Support Local Journalism!        

Link to Owner Dr. Robert B. Pamplin Jr.

FONT & AUDIO

MORE STORIES


First free workshop set for Sept. 10 at the historic Barclay House in Oregon City.

In today's world, it's so easy to go to a big-box store and buy a basket or a machine-made "quilt." But back in Victorian times, women above the laboring class were expected to learn how to create these charming accents for the home by hand.COURTESY PHOTO: KIRSTYN WALKER - Learn how to create a six-pointed star like the one pictured above in the English paper pattern piecing workshop on Sept. 8 at the Barclay House.

Now, people who want to learn how to make one-of-a-kind Victorian-inspired crafts can recreate those items during the Victorian Craft Series at the McLoughlin House Unit of the Fort Vancouver National Historic Site in Oregon City.

On Sept. 10, a workshop demonstrating English paper pattern piecing kicks off a fall series of workshops.

The first workshop will be led by Kirstyn Walker, who coordinates the Victorian Craft Series, and by Tracy Hill from the McLoughlin Memorial Association.

"We will begin with little paper diamonds to which we will baste a bit of fabric. These diamonds will then be assembled into the pretty part of a little mug mat," Walker said. "There will not be time to line and bind them, but that is easily done at home. We will give tips and technique advice to save time," she said.

Walker added that "paper piecing is a neat way to hand sew and have an excellent result."

She added that the history of paper piecing is not clear, but there are some quilts from the early 1700s that still have some of the linen paper used in them.

"Primarily this technique was used for bed quilts or coverlets. They did not have the fluffy batting we use today, but were lined and backed with cotton or silk and were very warm," Walker added.

Victorian crafts

Hill started the Victorian Craft series in 2007, and Walker has been overseeing it for about four years.

"Our criteria in choosing a craft to explore is that it must have been practiced, mostly by ladies, in the parlor between 1840 and 1860," Walker said.

She added that she and Hill research periodicals of the era "to verify that we have not let our imaginations get the better of us."

Walker also noted that the activity must be doable by people who walk in off the street, so complex skills like crocheting and tatting are out.

The project must be completed in about an hour, or at the least no more than three hours, she said, adding that presenters do simplify things and bring in examples to inspire participants to go home and explore further.

"The time limit also means we sometimes have to invest considerable time preparing materials so people can get right to work," Walker said.

There is no charge for up to 20 participants, and presenters provide all tools and materials.

"Our budget is tiny; some presenters provide all their materials and some of us donate materials like thread, fabric, beads, embroidery floss and needles," Walker said.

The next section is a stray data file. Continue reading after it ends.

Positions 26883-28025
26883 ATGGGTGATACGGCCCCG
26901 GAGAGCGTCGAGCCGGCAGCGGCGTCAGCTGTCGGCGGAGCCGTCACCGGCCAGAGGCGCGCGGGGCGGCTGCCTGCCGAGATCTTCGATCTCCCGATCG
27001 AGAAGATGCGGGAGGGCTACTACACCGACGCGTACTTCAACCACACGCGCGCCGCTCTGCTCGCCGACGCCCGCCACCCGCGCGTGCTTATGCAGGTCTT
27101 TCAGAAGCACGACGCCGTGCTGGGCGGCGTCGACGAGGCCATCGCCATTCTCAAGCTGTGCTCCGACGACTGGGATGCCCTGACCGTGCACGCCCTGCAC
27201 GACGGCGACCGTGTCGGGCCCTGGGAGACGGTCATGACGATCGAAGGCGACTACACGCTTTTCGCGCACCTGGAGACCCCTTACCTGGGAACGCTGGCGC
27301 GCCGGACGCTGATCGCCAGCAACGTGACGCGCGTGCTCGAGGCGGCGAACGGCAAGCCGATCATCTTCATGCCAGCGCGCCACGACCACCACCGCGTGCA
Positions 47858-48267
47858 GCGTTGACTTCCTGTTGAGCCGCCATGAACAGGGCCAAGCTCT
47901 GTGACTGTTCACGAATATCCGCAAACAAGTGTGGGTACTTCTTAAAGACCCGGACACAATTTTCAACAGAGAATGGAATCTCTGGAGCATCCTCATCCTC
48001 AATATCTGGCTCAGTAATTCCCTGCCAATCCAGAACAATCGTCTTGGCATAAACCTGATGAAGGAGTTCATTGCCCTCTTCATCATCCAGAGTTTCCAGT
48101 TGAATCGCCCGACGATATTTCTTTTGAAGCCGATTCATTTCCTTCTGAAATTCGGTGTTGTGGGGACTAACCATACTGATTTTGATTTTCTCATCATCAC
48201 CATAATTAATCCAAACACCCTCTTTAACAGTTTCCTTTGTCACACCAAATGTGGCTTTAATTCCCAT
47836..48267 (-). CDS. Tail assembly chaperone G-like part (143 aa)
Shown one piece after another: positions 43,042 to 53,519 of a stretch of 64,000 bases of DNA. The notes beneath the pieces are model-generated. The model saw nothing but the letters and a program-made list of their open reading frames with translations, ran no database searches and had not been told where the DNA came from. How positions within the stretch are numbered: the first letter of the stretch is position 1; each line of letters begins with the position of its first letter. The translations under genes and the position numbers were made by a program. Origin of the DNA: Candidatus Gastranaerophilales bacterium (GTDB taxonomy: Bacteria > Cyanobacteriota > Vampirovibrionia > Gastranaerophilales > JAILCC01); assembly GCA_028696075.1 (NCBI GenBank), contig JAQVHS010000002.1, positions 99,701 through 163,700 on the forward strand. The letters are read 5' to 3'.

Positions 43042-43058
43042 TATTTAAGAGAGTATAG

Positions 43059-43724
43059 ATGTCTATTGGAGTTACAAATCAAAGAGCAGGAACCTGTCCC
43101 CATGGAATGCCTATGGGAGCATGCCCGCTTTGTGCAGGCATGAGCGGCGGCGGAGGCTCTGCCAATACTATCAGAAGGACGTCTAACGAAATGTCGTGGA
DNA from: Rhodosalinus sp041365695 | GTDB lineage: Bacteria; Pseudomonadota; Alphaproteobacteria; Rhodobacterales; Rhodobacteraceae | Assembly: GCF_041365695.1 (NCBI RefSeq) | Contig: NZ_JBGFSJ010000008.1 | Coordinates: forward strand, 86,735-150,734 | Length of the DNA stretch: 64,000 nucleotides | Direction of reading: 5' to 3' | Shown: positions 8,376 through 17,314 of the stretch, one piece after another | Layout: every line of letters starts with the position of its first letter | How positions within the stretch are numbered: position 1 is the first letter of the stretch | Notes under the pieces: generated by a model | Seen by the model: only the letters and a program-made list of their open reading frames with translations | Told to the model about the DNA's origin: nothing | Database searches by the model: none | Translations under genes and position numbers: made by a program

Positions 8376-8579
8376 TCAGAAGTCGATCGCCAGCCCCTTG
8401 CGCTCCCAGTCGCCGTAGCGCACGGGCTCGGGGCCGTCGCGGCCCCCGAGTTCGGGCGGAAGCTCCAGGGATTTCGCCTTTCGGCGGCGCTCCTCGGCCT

"One of our volunteers must commit time to plan the activity and be there to teach. We do have a really nice group of volunteers willing to pitch in," she said, adding that sewing crafts are the easiest that can be accomplished by beginners.

A future workshop will teach participants to make a metis or mixed-race doll, complete with tiny baskets, a dress with a collar and a beaded necklace.

COURTESY PHOTO: KIRSTYN WALKER - Learn to make a metis, or mixed-race doll, and her accessories in a future workshop in the Victorian Craft Series.

'Joy and satisfaction'

Once upper and middle-class women had free time, they began looking at magazines that catered to crafts and home sewing for suggestions and inspiration, Walker said.

"Today when you try the various needlecrafts and other craft activities, you gain an appreciation for things that are not instant or produced in a factory," she said.

"You get a joy and satisfaction from your achievement. You have a one-of-a kind possession that is meaningful to you," Walker said.

"You learn to focus, you learn to be still, you learn to value the time and skill that go into handmade things," she said.

While taking these workshops, participants can meet people from other walks of life who come together to make something unique.

Walker added, "You will experience generosity as you pass on the lessons you learn. The gifts given and received are not just material, they are spiritual."

Victorian Craft Demonstration

What: English paper pattern piecing

When: Noon-3 p.m. on Sept. 10

Where: The Barclay House, 713 Center St., Oregon City

Details: The workshop is free; all supplies are included

Reservations: Victorian Craft Demonstrations will be on a first-come, first-serve basis through a reservation system. Contact the McLoughlin Memorial Association at This email address is being protected from spambots. You need JavaScript enabled to view it. to schedule your reservation.

Next: Learn to make a lucet cord from noon to 3 p.m. on Oct. 8. For more information, visit nps.gov/fova/learn/historyculture/victoriandemos.htm.


You count on us to stay informed and we depend on you to fund our efforts. Quality local journalism takes time and money. Please support us to protect the future of community journalism.


Have a thought or opinion on the news of the day? Get on your soapbox and share your opinions with the world. Send us a Letter to the Editor!

Go to top